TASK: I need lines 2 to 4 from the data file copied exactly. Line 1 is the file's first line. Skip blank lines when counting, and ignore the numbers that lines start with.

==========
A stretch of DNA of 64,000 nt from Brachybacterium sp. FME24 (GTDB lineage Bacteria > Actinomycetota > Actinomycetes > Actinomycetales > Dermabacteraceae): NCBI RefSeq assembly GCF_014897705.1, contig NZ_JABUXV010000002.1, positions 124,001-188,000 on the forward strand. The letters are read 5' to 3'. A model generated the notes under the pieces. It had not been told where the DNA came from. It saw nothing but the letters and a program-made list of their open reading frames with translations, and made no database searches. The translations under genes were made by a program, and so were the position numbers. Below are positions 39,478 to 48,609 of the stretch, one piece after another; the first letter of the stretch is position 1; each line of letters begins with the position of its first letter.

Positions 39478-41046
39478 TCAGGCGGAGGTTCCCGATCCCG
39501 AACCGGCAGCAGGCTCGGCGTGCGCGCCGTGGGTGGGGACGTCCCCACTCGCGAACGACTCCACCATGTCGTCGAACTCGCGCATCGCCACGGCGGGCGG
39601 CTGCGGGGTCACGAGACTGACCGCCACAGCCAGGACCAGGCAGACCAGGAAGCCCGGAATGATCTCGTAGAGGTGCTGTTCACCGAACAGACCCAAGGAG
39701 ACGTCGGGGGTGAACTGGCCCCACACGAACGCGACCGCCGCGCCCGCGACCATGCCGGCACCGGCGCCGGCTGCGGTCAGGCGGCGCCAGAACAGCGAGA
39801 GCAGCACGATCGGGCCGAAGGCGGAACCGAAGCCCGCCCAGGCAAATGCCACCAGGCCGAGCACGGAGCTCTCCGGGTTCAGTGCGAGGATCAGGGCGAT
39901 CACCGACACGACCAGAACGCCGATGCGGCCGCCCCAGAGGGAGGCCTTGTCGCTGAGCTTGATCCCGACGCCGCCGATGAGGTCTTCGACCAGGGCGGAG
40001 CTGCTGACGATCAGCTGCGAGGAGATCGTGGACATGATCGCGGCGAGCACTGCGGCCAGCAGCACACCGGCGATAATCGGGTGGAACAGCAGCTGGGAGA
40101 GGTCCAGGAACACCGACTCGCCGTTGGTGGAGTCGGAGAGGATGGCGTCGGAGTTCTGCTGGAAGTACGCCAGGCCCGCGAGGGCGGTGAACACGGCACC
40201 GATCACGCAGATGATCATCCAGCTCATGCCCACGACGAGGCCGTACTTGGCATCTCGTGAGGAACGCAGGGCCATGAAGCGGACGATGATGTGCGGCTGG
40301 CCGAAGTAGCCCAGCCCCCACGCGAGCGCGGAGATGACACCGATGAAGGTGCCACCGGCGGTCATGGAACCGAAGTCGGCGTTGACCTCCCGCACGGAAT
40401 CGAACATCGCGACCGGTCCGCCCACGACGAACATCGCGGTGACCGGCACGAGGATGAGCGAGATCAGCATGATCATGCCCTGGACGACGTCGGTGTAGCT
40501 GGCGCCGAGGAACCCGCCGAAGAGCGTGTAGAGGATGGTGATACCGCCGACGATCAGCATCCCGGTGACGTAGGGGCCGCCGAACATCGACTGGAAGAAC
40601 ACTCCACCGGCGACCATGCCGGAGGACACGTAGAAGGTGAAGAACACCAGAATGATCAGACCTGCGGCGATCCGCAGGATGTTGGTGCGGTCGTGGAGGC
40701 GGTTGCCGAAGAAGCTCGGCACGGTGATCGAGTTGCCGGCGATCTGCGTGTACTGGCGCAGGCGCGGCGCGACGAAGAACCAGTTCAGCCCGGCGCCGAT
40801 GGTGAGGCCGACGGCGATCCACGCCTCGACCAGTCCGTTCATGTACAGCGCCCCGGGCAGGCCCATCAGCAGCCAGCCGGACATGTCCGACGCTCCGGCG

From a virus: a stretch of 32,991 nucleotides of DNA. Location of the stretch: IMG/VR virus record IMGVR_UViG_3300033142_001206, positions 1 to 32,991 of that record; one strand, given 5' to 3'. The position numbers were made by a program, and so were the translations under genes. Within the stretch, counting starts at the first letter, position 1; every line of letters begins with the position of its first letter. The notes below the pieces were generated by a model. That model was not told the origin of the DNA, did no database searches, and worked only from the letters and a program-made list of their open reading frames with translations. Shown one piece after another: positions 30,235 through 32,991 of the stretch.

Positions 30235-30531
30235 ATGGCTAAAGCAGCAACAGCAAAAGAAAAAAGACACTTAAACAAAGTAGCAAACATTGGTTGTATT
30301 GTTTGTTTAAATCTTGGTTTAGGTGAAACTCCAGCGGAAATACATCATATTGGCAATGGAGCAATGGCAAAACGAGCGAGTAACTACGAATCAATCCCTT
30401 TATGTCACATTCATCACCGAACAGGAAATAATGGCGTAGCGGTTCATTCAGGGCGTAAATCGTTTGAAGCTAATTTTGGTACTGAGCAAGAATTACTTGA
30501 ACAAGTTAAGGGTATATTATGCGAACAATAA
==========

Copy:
Positions 39478-41046
39478 TCAGGCGGAGGTTCCCGATCCCG
39501 AACCGGCAGCAGGCTCGGCGTGCGCGCCGTGGGTGGGGACGTCCCCACTCGCGAACGACTCCACCATGTCGTCGAACTCGCGCATCGCCACGGCGGGCGG